Jeremy Dion of Boulder, CO, basically grew up in the music world, singing and dancing as a young kid and starting piano at just 7 years old. Dion continued to play and sing in high school in choir and musicals, but it was when he turned 18 and was gifted a guitar that he really began dedicating himself to music.

Dion returned back to his hometown of Seattle after college with a degree in psychology and a guitar, with no idea what to do with the two. He was introduced to the idea of music therapy and went to grad school to combine the two passions, but ultimately separated them into two different disciplines as he became a counselor and wrote music on the side. Dion eventually headed out to Boulder, another creative powerhouse that he says he prefers to the pressure of Seattle’s music scene. “The local scene here feels more accessible. The scene in Seattle grew so big and so fast and has such a reputation that as a budding musician it was difficult to find where to start. Here there are so many open mics, community music, and music shares, and people aren’t put on a pedestal for their success. The scene here is more user friendly with easier openings and friendlier audiences.”

Dion floated in and out of bands, but prefers working solo, creating his own music that he calls “Mile High Americana”, a bluegrass, folksy-rock sound a la John Denver, James Taylor, and Kenny Rogers. Dion says Mile High Americana “captures some of the feel of the Rockies.”

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“There is a Colorado ethic that moves people here, there’s the recreations, the high intellect, the high wage earner’s the tech powerhouse” and all of this motivates Dion to create his music, saying “the sound is plainspoken, but lyrically driven.” Dion’s third album, More Lately, was released in 2018, and Dion is currently working on another. The album was released to good reviews, with No Depression saying, “Tim Hardin styled is the likable song “Small Town Love,” comes off sounding like it could’ve been a good song for the late Tim Buckley or the very alive Art Garfunkel to cover. The collection has a lot to like.”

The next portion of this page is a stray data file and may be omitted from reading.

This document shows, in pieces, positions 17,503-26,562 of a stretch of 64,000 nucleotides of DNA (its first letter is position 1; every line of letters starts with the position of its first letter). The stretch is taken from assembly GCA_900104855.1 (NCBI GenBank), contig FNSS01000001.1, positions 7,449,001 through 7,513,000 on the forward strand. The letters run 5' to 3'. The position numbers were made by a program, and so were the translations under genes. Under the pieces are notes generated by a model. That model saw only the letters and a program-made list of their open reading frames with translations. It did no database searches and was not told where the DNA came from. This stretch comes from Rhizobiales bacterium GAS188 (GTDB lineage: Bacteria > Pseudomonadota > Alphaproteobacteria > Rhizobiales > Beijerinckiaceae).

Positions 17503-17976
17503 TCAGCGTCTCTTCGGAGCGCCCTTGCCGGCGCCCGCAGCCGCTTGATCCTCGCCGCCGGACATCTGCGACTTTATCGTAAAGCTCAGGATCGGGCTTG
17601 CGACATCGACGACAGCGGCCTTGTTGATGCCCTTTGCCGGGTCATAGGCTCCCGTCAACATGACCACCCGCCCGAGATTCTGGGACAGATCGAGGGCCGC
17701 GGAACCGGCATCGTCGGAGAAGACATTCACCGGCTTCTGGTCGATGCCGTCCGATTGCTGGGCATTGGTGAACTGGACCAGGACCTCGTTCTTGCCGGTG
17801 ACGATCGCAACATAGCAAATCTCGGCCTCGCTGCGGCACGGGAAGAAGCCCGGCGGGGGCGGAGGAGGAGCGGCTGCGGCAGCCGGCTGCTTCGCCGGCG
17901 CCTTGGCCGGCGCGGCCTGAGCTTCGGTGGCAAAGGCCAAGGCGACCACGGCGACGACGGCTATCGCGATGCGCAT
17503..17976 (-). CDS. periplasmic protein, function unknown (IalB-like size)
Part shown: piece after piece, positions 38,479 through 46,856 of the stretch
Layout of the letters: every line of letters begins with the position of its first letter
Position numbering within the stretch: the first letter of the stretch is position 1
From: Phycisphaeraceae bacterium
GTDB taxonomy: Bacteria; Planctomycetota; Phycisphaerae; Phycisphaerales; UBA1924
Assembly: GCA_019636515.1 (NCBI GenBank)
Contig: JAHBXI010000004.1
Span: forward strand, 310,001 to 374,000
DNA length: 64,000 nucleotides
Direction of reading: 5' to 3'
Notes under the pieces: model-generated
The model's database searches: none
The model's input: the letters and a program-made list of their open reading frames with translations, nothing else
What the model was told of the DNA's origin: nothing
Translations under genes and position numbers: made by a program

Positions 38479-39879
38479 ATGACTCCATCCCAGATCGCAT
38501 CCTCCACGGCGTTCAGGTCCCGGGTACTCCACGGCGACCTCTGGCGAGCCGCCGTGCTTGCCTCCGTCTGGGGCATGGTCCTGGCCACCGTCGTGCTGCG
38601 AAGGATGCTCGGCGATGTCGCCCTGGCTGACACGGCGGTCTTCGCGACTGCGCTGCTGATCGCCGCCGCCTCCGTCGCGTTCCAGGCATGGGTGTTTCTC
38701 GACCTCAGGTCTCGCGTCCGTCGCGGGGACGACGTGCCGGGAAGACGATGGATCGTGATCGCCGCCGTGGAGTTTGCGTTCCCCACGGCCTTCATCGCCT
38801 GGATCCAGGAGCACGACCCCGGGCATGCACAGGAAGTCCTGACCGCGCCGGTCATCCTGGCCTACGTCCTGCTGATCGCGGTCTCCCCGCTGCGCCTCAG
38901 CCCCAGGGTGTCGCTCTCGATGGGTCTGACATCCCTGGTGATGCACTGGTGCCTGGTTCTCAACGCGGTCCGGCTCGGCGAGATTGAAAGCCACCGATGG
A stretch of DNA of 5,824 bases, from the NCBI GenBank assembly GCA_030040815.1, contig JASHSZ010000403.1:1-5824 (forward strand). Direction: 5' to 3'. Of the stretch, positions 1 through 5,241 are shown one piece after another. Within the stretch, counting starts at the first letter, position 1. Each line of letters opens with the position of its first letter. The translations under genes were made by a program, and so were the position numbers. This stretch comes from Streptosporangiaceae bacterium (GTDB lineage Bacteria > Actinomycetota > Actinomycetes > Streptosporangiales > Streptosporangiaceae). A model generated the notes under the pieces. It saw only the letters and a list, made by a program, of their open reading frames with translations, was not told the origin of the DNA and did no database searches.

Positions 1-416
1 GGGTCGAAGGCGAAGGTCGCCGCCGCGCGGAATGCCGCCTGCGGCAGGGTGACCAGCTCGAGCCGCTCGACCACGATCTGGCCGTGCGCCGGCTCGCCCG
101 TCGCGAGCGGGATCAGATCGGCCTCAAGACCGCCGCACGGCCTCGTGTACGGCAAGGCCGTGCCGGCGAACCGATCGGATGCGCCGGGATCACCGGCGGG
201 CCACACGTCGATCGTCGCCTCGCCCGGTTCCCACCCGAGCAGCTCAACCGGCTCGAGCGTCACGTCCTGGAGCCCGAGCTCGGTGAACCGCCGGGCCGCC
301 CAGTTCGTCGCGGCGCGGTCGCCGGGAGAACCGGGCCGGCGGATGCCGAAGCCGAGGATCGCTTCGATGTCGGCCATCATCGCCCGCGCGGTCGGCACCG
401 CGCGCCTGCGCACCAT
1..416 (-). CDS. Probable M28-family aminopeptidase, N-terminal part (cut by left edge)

Writing music isn’t easy, and Dion warns young musicians that it’s a discipline that needs to be developed if you really want to support yourself through your music. Dion recommends that budding musicians go beyond their comfort level, saying, “If you don’t sing, learn how to sing and practice singing in front of people, and keep putting yourself in positions where that can be an opportunity. Read biographies of musicians and get to know them personally when that opportunity is available. Try to carve out time every day to do some writing. [It’s] easy to come up with excuses to not write, so set a discipline, even for fifteen minutes a day.” Dion writes more about this in his 2017 book, The Art of Mindful Singing: Notes on Finding Your Voice. The book does a deep dive into singing with practical meditations.

This time spent staying at home can be useful for artists to create with the time spent at home. Dion notes that writing and creating has been a major component of his mental health and stability. “Everyone is scared and stressed and uncertain, and meditating and creating can help with that.”

You can find more of Dion’s work here:

Bonus! Some fun facts:

– I was invited (twice) to sing a solo rendition of the National Anthem at Coors Field for two Rockies games.
– I was a finalist in the songwriting competition for the Folks Fest in Lyons. Got to hang with Ani DiFranco and David Wilcox 🙂
– I’ve opened for both Gregory Alan Isakov and Nathaniel Rateliff, two of my hometown heroes
– I spend my non-songwriting time working as a psychotherapist. I studied at UC Berkeley and Naropa, am mostly in private practice working with kids and teens, and am also the school counselor at Horizons K-8 in Boulder.